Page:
Coronavirus news: New COVID-19 lockdown could be imposed on elderly | UK | News (Reports)


On Saturday an additional 3,497 COVID-19 cases were reported across the UK. This is the second day in a row that the number of new British infections recorded has been over 3,000.

A Whitehall source, speaking to the Sunday Telegraph, claimed extra advice could be sent out to those deemed vulnerable if the situation continues to deteriorate.

They said up to 4.5 million people could be told to remain at home or given detailed advice on how to prevent becoming infected.  

Those contacted would be people considered most at risk, based on factors like age, weight and underlying health issues.

COVID-19 has proven far more deadly to the elderly than younger members of the public.

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According to the source the Government is hoping those deemed vulnerable can be advised to shield on a local basis.

However they added: “If the rate is so concerning across the whole of England, we are prepared to do it on a blanket basis.”

On Saturday Sir Mark Walport, the UK’s former chief scientific advisor, warned Britain is “on the edge of losing control” of the virus once again.

Contradicting the Government’s ‘back to the office’ message he urged those people who can work from home to continue doing so.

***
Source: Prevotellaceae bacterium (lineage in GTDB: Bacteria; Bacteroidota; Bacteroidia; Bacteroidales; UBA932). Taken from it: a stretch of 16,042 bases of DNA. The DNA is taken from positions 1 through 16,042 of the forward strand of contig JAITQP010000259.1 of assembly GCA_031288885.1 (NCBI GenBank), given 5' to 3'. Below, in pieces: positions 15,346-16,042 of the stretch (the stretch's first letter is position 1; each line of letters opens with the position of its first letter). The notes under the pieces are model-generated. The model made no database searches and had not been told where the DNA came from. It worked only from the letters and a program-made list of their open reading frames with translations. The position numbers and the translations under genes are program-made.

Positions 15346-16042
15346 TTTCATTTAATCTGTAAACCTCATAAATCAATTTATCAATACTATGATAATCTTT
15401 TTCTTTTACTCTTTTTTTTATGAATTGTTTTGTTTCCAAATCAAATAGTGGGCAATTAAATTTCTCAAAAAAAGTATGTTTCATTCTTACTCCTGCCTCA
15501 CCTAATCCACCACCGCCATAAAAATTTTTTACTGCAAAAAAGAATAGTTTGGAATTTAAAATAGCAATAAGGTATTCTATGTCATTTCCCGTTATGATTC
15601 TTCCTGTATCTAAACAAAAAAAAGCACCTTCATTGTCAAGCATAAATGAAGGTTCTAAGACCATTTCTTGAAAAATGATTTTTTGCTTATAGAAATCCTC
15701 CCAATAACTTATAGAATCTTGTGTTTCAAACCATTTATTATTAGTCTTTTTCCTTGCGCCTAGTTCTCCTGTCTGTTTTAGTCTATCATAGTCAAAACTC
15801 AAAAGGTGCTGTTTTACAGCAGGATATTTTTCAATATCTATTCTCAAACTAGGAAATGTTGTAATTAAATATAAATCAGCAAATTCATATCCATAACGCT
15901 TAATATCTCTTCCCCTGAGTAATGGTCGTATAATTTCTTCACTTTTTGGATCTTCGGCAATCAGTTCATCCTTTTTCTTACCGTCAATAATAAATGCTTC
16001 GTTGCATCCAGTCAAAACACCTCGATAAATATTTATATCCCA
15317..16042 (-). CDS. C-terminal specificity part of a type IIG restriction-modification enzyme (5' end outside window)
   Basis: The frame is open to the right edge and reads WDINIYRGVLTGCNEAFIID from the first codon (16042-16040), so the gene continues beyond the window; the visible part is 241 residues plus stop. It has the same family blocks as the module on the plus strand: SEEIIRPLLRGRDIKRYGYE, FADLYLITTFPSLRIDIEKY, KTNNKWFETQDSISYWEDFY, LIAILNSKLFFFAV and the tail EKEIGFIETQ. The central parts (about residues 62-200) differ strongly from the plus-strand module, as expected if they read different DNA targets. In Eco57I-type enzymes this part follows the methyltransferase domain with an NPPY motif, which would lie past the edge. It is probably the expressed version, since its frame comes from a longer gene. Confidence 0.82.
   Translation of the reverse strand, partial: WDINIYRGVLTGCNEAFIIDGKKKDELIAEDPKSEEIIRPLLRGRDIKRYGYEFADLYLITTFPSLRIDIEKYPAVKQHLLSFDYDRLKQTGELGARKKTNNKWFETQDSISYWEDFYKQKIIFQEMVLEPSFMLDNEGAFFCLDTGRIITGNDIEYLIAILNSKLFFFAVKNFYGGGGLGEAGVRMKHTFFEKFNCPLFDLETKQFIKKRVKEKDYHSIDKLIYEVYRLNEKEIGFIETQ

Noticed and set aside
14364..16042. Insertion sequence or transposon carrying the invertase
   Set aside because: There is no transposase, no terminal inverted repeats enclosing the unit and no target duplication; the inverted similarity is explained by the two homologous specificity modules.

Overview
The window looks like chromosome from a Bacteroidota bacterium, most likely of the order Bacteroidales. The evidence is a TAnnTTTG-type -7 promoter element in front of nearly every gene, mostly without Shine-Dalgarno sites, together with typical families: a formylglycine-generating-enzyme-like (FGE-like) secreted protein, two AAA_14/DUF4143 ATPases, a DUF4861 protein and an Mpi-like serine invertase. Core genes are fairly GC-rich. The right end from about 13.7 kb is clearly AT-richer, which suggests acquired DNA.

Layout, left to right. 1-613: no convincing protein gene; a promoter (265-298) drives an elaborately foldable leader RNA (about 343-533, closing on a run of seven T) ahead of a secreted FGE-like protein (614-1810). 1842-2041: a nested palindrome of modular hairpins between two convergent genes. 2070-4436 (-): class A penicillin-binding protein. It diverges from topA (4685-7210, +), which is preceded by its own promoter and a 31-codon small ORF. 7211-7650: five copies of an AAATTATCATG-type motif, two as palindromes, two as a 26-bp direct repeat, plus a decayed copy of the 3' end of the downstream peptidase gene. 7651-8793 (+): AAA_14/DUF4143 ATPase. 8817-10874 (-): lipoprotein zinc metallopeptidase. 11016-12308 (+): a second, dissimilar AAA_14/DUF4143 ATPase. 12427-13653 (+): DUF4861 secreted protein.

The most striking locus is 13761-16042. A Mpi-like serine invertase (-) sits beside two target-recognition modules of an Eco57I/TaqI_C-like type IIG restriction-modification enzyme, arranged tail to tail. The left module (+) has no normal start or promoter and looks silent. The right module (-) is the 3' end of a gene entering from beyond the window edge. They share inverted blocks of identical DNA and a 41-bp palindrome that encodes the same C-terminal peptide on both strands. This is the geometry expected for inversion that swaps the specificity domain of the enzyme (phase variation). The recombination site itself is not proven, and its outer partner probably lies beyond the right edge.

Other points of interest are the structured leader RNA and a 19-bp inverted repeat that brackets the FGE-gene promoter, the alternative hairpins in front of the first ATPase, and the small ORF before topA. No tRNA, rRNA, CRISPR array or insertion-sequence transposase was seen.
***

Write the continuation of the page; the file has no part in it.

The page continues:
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This would have allowed coronavirus to pass through the “non-vulnerable population” whilst minimalizing fatalities.

Instead the Prime Minister is said to support a more targeted approach based on a wider number of factors.

Under the plan those deemed in particular danger could be sent letters from Health Secreetary Matt Hancock and Communities Secretary Robert Jenrick.

These would explain the recipients “personal risk, and the risks of different activities, in order to help them manage individually”.

On Friday the Government said the coronavirus R rate for the UK is between one and 1.2.

The R rate refers to the average number of people each COVID-19 patient passes the infection on to.

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It it’s over one it means the virus is spreading exponentially throughout the community.

Separately a study by Imperial College London suggested England’s R rate could be as high as 1.7.

Speaking to The Times Professor Paul Elliott, who ran the study, said: “What we are seeing is evidence of an epidemic in the community and not a result of increased testing capacity.

“This is a critical time and it’s vital that the public, our health system and policymakers are aware of the situation as we cannot afford complacency.”



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